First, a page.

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A.R.E. Weapons
A.R.E. Weapons
Rough Trade

If, as the adage goes, imitation is the sincerest form of flattery, is explicit homage an equally slobbering, back-alley blowjob? Ask New York's aggro-electro outfit A.R.E. Weapons, self-appointed heir of Lower East Side sleaze. And considering the group's deranged art-school antics, if you ask right, you might get a demonstration, not just an answer.

From the same conceptual gallery spaces as Fischerspooner and Andrew W.K., A.R.E. Weapons puts on meticulously disheveled displays that draw from spastic hip-hop, soiled synth-pop and dusted dancehall; but it's more reinterpretation than reinvention. It's the aural equivalent of ripped rock T-shirts as haute couture, taken to the next distressed-leather level. To a tinny, pecking drumbeat, bludgeoning guitars and serrated keyboards, A.R.E. Weapons makes like a Bowery Beastie Boys, careening through static with switchblades drawn. Too bad their tongues aren't as sharp.

A.R.E. Weapons cops a lot of feels. "Fuck You Pay Me" nicks lyrical elements from Lou Reed's "Walk on The Wild Side." Despite several years of No Wave/L.E.S. NYC appreciation, never before has there existed such a bald-faced tribute to Suicide as "Street Gang," which interpolates Alan Vega's beatnik bob. As well, Jim Carroll's jitters get nods. Oh, and "Hey World" would have made a good INXS number.

But A.R.E. Weapons isn't eulogizing or commiserating, it's romanticized hyper-realism. This isn't hustle as hassle, but rather manifesto. It registers as hypnotic, but just doesn't resonate as honest. Violent and visceral, sure, but A.R.E. Weapons manage to blow their load fairly quickly.

-- Tony Ware

Madlib
Shades of Blue: Madlib Invades Blue Note
Blue Note

Shades of Blue is the most ambitious jazz/hip-hop hybrid ever made. Blue Note, the fabled jazz label, gave an upstart called Madlib the keys to its vaults. No gold-grilled thug from the projects, Madlib is Otis Jackson Jr., son of soul singer Otis Jackson, nephew of jazz trumpet great John Faddis. He's one of hip-hop's visionary producers and MCs. He plays a variety of instruments in the guise of Yesterday's New Quintet. Madlib didn't just settle for a remix record. He chopped up, deconstructed, reconceptualized and added beats to music by the likes of Horace Silver, Herbie Hancock, Wayne Shorter, Donald Byrd, Gene Harris, Ronnie Foster, Andrew Hill and others. In some cases, he simply recut his own version of a tune as Yesterday's New Quintet. In other cases he added musicians or rappers. Folks obsessed with methodology and album credits will find Shades of Blue confusing and frustrating. It took me awhile, but I found the best way to approach the disc is this: It's a beast like no other; don't get so caught up in analysis that you miss the music. Don't wrestle with questions like, "Why would this cat, with access to the multi-track masters of the entire Blue Note catalogue, even think about performing and overdubbing his own versions?" (These re-recordings, by the way, are the weakest parts of the CD.) Best to just let the music stand on its own, let it flow. Some of it's great, some of it's merely good and a bit of it is tedious. About what you'd expect from a project that sets the bar so high.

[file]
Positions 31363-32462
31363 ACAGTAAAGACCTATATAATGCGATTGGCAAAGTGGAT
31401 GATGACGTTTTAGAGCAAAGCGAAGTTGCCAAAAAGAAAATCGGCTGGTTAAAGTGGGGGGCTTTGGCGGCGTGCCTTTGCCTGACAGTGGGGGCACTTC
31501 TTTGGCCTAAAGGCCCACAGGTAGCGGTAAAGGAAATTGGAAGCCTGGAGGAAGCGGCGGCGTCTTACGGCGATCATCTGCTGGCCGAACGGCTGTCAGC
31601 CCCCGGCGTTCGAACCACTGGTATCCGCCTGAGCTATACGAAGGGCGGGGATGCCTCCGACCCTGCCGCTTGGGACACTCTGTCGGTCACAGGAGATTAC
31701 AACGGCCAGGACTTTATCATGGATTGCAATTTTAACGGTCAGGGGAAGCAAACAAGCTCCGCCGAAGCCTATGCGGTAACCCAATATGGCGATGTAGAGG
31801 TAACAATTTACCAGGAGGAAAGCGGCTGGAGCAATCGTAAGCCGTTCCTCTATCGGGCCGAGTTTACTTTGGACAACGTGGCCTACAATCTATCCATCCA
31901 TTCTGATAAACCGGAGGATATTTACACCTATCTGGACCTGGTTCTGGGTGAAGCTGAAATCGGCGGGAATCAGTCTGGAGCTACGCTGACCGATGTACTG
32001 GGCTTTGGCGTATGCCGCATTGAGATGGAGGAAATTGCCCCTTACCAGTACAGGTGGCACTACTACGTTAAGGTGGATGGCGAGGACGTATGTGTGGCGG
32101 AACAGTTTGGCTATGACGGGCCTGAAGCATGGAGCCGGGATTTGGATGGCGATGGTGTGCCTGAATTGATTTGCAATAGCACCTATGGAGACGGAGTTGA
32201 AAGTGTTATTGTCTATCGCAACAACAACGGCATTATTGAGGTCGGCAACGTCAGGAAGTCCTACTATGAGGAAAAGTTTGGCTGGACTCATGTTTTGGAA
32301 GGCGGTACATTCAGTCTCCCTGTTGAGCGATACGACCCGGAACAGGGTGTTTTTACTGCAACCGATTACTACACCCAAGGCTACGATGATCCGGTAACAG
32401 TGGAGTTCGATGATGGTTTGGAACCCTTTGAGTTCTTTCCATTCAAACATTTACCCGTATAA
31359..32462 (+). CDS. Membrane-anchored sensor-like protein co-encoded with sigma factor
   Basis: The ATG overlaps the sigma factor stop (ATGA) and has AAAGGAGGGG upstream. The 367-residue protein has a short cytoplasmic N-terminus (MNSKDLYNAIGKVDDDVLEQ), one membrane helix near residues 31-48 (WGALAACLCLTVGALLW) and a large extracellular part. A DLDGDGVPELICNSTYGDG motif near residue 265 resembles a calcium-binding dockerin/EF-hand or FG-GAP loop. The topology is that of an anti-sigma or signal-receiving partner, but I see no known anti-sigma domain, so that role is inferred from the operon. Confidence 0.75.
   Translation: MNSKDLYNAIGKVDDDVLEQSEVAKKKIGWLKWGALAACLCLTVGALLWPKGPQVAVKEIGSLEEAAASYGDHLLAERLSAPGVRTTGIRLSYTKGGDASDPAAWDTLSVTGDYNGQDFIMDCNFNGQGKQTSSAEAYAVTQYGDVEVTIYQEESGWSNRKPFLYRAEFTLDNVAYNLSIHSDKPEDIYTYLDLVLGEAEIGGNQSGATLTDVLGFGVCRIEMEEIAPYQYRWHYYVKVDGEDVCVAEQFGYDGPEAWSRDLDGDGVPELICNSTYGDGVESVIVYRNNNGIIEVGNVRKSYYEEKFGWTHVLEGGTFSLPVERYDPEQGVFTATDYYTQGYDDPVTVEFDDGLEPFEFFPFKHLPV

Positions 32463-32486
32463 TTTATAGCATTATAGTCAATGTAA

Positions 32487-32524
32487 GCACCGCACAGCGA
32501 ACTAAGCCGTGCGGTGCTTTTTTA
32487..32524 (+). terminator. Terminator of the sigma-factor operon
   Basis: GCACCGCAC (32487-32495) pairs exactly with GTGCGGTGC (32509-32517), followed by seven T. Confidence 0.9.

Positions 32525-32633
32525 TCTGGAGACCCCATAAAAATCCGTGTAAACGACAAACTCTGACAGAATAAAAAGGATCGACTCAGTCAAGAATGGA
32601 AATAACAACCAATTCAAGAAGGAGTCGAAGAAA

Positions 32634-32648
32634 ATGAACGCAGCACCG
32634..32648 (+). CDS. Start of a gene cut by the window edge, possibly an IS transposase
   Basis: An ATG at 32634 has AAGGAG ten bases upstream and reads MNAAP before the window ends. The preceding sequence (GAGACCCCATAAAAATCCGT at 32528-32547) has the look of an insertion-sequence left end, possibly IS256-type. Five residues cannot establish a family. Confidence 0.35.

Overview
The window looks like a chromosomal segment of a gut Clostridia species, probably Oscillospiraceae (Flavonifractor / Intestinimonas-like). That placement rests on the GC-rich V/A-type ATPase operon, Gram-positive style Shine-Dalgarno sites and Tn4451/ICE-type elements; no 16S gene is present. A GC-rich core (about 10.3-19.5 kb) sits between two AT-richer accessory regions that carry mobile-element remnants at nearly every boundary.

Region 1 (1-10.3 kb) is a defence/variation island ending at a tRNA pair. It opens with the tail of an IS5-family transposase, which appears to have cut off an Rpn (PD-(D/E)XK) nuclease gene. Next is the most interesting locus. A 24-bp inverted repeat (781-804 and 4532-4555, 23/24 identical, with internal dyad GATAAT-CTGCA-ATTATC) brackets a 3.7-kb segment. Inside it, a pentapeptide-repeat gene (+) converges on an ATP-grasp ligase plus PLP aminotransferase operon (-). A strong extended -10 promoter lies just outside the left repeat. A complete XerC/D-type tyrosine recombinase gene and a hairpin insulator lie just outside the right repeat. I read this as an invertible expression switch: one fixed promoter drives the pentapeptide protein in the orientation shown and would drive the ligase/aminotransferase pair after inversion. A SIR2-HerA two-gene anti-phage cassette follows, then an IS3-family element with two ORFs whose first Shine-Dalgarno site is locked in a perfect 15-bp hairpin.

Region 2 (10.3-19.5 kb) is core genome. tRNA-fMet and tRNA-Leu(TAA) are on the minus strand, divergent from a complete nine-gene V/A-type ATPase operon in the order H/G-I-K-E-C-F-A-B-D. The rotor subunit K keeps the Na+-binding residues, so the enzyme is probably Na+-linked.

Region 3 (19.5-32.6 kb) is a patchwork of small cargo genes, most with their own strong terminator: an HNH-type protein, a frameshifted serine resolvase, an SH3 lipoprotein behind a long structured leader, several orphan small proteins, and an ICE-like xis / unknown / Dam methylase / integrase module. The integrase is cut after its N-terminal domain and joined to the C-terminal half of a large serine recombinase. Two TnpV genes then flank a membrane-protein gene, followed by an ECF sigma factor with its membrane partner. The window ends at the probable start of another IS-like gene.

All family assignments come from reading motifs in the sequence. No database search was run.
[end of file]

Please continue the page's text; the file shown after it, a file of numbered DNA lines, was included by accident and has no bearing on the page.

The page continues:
--Eric Snider

Metallica
St. Anger
Elektra

Metallica jettisoned most of what made them an astounding pop-cultural force about halfway through their eponymous 1991 commercial breakthrough -- the "black album" -- and did away with everything else that made them even remotely interesting or laudable for its follow-up, the incredibly aptly-named Load. I honestly believe that I say this not out of a former fan's mass-acceptance sour grapes, but rather because when Metallica made one of the most blatantly compromising bids for wider popularity in the history of rock & roll, what they traded for (even greater) stardom was everything they were.

Now, we find the most successful metal band since Zeppelin revisiting its thrashy origins and providing one hell of a persuasive argument for the validity of that old adage about how you can't go home again. St. Anger is a pretty awful album, and though it's musically far more metallic and frenetic than the band's 90s releases, it's bad because of them, or at least because of the concessions to accessibility that went into them.

The jagged riffs in the intros to tunes like "Frantic," "Some Kind of Monster" and "Invisible Kid" may recall the Metallica of yore (albeit in a "cool," White Zombie/groovecore-informed sort of way), but these guys have written too many tunes like "The Memory Remains" to ever capably kick out something comparable to "Damage, Inc."

Some of these songs initially show a lot of promise, despite self-indulgent production issues, only to get slaughtered by both James Hetfield's lyrics and insistence that his vocal ability transcends more than one dimension.

It seems the whiplash cadence, malevolent fiction and sociopolitical rhetoric of his early style is on permanent hiatus. Even St. Anger's most rabid rhythms are subjected to pointlessly repetitive experiments in wordplay ("Frantic," "Dirty Window," "My World"); stylized, overwrought near-melody (for a particularly crass example, check the breakdown in "Invisible Kid"); and vastly oversimplified introspection (pick a song, any song).

Ostensibly, St. Anger was supposed to be a sign of rejuvenation, a damn-the-torpedoes expression of new motivation and solidarity following the lineup shifts, trips to rehab and so forth.

Some of the music supports that supposition. Most of the disc, however, just serves as a reminder that Metallica used to shred any and all cliched metal preconceptions, only to later embrace them so heartily that when it came time to get lean and mean again, they couldn't.

--Scott Harrell

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